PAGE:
Tag Archive: Abrams Comicarts


Lifetime passes cover Better Place cover

Review by C.J. Bunce

From Abrams ComicArts and Top Shelf Productions, two new graphic novels are just the thing to help young people and senior citizens try to bridge the generation gap.  Both stories feature youth encountering, interacting, and understanding folks of their grandparents’ age–and vice versa.  From Abrams, Lifetime Passes follows an orphan named Jackie, who helps her aunt working in a senior housing center.  When a nearby Disney-like theme park offers a strange way to get tickets, she and her friends stumble into getting to know people at the senior center better.  From Top Shelf comes Better Place, following a boy named Dylan who just moved to a new house, with no friends, and a mother who doesn’t have time for him.  But his grandfather becomes his best friend, partnering with him to create a superhero duo–until his grandfather passes away.  In the spirit of Over the Moon, Soul, The Mitchells vs the Machines, and Ghost Tree, these new books Lifetime Passes and Better Place may have everyone begin to understand what it’s like to be in someone else’s shoes.

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MagicTheGatheringPlanesOfTheMultiverse_p009a X

Review by C.J. Bunce

On the heels of last year’s landmark book Magic: The Gathering: Rise of the Gatewatch–A Visual History (reviewed here), Wizards of the Coast and Abrams ComicArts have come together to give Magic: The Gathering trading card game players their next must-have guide, Magic: The Gathering: Planes of the Multiverse–A Visual History, a chronicle of the lore-defining events of the fantasy roleplaying multiverse.  In bookstores and at Amazon (here) this week, it’s the latest of Abrams’ high-end, full-color, hardcover books highlighting the artwork of the best-known trading card series.  It documents 28 years of select artwork, mythology, and lore behind Magic: The Gathering, the first-ever trading card game, following Visual Histories focusing on Rise of Gatewatch, Legends, and The Art of Magic: The Gathering–War of the Spark.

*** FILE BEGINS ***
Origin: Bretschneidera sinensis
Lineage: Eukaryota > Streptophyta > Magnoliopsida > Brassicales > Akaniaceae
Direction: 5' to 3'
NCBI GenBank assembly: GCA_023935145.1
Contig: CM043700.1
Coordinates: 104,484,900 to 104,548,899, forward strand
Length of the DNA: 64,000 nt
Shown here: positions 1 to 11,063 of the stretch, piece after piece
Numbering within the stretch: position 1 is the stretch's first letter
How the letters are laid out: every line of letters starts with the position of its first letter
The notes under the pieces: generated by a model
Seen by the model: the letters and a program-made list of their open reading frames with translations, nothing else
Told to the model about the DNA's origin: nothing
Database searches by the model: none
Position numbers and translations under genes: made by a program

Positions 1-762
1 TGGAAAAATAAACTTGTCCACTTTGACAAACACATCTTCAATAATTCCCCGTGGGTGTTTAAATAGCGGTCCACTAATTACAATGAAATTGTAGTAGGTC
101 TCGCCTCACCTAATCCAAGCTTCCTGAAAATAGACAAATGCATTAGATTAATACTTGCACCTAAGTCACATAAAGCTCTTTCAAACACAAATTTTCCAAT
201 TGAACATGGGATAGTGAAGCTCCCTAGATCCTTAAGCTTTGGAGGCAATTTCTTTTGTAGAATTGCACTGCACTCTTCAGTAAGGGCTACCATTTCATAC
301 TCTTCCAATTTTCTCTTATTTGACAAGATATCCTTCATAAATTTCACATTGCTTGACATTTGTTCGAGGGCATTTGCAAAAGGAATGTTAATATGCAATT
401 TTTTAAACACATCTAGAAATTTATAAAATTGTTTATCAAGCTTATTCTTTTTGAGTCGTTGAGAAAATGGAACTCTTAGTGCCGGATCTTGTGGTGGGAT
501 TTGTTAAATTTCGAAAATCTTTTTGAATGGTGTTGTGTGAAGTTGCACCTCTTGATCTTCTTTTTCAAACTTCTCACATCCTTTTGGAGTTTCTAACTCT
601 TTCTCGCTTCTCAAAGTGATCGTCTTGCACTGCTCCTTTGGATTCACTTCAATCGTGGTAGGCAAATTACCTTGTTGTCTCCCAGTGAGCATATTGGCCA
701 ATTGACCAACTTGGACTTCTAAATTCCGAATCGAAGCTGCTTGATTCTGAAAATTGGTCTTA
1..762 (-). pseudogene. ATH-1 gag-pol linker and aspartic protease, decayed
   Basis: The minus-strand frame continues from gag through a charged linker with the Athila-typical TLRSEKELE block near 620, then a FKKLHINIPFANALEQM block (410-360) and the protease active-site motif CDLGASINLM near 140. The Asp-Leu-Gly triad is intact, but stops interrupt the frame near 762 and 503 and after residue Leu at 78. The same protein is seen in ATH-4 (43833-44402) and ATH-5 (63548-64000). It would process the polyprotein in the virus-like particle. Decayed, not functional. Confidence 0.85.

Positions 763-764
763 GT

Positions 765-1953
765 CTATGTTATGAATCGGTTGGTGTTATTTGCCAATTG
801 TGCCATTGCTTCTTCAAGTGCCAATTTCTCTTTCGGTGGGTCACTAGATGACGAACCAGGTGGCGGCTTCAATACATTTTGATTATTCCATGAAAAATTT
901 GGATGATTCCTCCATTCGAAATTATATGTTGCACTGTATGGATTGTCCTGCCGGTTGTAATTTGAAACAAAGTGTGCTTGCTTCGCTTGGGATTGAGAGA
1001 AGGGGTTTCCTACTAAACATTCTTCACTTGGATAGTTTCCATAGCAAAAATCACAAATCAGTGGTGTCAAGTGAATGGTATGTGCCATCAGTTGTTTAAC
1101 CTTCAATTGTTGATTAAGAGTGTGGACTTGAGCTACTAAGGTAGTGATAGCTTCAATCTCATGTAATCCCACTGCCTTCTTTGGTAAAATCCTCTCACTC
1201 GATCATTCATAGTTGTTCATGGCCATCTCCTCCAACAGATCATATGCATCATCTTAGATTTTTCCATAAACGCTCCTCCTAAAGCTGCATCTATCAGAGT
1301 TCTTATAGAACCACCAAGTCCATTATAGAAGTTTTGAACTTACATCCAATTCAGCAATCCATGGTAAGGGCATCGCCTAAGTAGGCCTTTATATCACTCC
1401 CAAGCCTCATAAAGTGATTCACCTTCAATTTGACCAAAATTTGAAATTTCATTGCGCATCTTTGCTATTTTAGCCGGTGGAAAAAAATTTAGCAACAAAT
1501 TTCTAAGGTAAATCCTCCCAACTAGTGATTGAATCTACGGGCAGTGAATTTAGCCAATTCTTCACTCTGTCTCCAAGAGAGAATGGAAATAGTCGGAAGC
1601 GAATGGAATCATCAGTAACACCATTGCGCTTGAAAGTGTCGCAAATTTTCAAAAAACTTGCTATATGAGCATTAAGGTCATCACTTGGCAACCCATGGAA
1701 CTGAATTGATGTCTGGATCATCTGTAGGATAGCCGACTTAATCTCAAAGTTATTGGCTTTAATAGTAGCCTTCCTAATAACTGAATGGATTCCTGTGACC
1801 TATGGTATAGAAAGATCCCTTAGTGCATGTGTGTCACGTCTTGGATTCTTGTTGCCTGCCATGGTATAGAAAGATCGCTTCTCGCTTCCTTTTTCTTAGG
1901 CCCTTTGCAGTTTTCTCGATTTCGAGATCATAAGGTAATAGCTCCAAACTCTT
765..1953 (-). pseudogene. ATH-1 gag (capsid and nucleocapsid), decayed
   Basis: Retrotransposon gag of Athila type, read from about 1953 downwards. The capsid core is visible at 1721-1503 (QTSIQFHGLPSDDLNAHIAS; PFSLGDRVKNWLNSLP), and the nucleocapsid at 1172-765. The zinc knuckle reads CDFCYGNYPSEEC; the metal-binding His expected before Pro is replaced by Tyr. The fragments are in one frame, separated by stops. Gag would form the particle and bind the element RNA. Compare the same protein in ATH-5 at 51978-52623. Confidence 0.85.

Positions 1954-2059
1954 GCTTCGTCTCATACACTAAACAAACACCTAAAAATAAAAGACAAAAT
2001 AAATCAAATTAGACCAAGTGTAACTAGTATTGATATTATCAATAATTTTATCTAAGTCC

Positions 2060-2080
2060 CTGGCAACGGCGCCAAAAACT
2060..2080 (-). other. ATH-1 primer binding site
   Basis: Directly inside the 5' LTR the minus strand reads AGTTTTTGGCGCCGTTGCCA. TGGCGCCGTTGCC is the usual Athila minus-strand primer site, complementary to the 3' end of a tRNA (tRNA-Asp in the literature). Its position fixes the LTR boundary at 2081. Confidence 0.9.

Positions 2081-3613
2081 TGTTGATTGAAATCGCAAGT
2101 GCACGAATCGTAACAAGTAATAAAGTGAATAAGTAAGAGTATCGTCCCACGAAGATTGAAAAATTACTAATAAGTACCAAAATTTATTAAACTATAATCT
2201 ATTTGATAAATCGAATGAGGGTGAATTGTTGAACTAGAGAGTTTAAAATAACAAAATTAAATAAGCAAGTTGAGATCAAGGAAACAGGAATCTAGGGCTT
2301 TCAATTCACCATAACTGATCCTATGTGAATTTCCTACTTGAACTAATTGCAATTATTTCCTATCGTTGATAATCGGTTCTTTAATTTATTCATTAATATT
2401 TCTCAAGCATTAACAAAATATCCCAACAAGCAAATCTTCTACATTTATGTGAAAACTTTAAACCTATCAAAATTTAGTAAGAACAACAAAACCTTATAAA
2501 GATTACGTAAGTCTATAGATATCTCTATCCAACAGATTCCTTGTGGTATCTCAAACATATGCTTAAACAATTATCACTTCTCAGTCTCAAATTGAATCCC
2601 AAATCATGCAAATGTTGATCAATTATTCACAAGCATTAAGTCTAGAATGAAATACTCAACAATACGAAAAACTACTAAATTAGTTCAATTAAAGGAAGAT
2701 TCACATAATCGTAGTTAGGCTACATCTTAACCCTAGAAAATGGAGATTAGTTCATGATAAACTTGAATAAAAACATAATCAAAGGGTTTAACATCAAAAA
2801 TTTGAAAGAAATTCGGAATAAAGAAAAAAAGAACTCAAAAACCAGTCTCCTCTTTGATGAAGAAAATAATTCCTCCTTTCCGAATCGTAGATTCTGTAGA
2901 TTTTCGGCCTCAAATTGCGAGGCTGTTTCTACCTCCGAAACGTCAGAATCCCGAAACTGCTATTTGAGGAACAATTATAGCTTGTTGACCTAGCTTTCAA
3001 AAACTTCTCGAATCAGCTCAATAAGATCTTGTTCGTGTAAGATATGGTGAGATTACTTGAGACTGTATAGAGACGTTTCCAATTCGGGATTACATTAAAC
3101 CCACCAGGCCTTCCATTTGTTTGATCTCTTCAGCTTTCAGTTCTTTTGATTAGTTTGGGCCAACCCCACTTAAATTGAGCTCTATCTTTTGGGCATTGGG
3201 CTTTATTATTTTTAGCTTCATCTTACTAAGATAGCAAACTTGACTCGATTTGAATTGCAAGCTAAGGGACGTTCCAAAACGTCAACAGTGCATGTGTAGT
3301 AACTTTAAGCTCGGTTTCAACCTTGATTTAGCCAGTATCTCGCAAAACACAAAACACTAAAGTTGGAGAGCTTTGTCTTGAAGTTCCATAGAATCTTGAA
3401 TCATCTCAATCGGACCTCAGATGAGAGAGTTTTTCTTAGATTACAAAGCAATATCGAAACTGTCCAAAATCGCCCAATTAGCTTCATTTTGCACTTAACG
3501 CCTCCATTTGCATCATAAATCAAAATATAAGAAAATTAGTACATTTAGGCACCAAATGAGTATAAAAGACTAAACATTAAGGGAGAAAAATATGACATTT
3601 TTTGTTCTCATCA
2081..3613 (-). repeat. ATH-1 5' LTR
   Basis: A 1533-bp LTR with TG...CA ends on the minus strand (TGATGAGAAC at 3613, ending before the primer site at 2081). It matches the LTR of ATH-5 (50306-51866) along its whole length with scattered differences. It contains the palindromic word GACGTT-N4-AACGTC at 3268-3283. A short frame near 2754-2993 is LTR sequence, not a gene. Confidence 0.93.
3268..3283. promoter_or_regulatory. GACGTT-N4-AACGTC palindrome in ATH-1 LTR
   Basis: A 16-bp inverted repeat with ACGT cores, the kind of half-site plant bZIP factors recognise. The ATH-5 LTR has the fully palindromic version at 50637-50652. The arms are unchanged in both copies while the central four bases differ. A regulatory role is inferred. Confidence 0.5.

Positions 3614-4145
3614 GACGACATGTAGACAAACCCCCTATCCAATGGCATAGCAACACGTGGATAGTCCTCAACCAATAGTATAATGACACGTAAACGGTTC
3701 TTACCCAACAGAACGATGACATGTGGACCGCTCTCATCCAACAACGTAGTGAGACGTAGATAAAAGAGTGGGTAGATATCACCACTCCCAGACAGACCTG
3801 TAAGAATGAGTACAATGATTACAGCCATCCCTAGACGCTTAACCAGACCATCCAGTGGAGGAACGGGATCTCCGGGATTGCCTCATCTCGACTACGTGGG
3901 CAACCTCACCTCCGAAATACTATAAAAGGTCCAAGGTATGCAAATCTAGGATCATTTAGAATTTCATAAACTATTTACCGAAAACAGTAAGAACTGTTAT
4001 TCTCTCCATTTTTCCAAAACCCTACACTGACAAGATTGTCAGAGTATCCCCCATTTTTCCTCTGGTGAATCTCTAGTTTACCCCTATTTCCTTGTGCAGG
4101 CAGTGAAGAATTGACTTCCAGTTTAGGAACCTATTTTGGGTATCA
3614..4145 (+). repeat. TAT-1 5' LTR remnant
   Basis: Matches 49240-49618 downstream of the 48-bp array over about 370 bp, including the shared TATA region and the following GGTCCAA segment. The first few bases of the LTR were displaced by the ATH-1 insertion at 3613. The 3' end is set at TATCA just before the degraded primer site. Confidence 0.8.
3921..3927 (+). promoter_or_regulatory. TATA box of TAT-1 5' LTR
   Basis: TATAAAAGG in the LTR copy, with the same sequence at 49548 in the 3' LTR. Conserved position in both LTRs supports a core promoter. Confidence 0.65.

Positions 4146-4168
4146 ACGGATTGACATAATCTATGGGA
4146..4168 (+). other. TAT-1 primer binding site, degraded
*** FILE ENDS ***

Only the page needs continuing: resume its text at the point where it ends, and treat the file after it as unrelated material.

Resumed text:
The book includes character histories and images of the actual cards–many reproduced for the first time outside the trading card.  As with Rise of the Gatewatch, readers will find their favorite card images, accompanied by detailed descriptions of the planes of the story’s Multiverse, its fantastical creatures, characters, and Planeswalkers, with a focus on the game’s locations and the characters that inhabit them.  Lore-defining events chronicled here will take fans of the game from the Phyrexian Invasion to the War of the Spark, and Planeswalkers beyond those included in the Rise of Gatewatch volume, like Karn, Narset, Vraska, Sorin Markov, and more.  The highlight for fans will be seeing cards they’ve never had in their hands before, but it will also be seeing the full artwork before it was cropped for the card.  And the handy size will fit easily into backpacks, to take along to gaming sessions.

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Here is a look at artwork imagery from Magic: The Gathering: Planes of the Multiverse–A Visual History, courtesy of Abrams ComicArts:

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Run book cover

Review by C.J. Bunce

“Everybody can read comics,” says civil rights leader, real-life superhero, and Congressman John Lewis describing “get out to vote” preparations for an Alabama county primary in May 1966 in his new, posthumously published book Run: Book One, the follow-up to the award-winning three-book series of graphic novels called March March was Congressman Lewis’s story of his journey–really America’s journey–toward enactment of the Voting Rights Act of 1965.  In Run: Book One Lewis continues the ongoing struggle for civil rights.  In comics form, the story is accessible to every audience, as the comics reader and comics convention guest knew well.

As students of American history may be aware, after every major historical success there is implementation, response, the aftermath.  Adults today can probably recall being taught about the Civil War in grade school, but how about the bitter struggles afterward during Reconstruction?  Similarly American History classes may have touched on the Civil Rights Movement of the 1960s, but did you learn about the key players and struggles that followed to implement the Voting Rights Act?  Run begins that next chapter as Lewis prepares to run for government office, and the country and the movement tries to gain a footing and leadership to take the country forward–a compelling story every American of any age should read.

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Black Star banner

Review by C.J. Bunce

A new sci-fi graphic novel arrives from Megascope this week called Black Star, a new spin on the stranded space traveler trope. In Eric Anthony Glover’s debut story with artist Arielle Jovellanos, it’s also a play on the pursuing animal joke: “I don’t need to outrun the tiger, I just need to outrun you,” as two astronauts fight after a disaster in space to get back to their ship and leave the planet, when the ship only has room for one. It’s based on a screenplay by Glover, and that kind of preparation makes for a survival story with all the right action beats. Black Star arrives in comic shops and here at Amazon this week.
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Hardears banner

Review by C.J. Bunce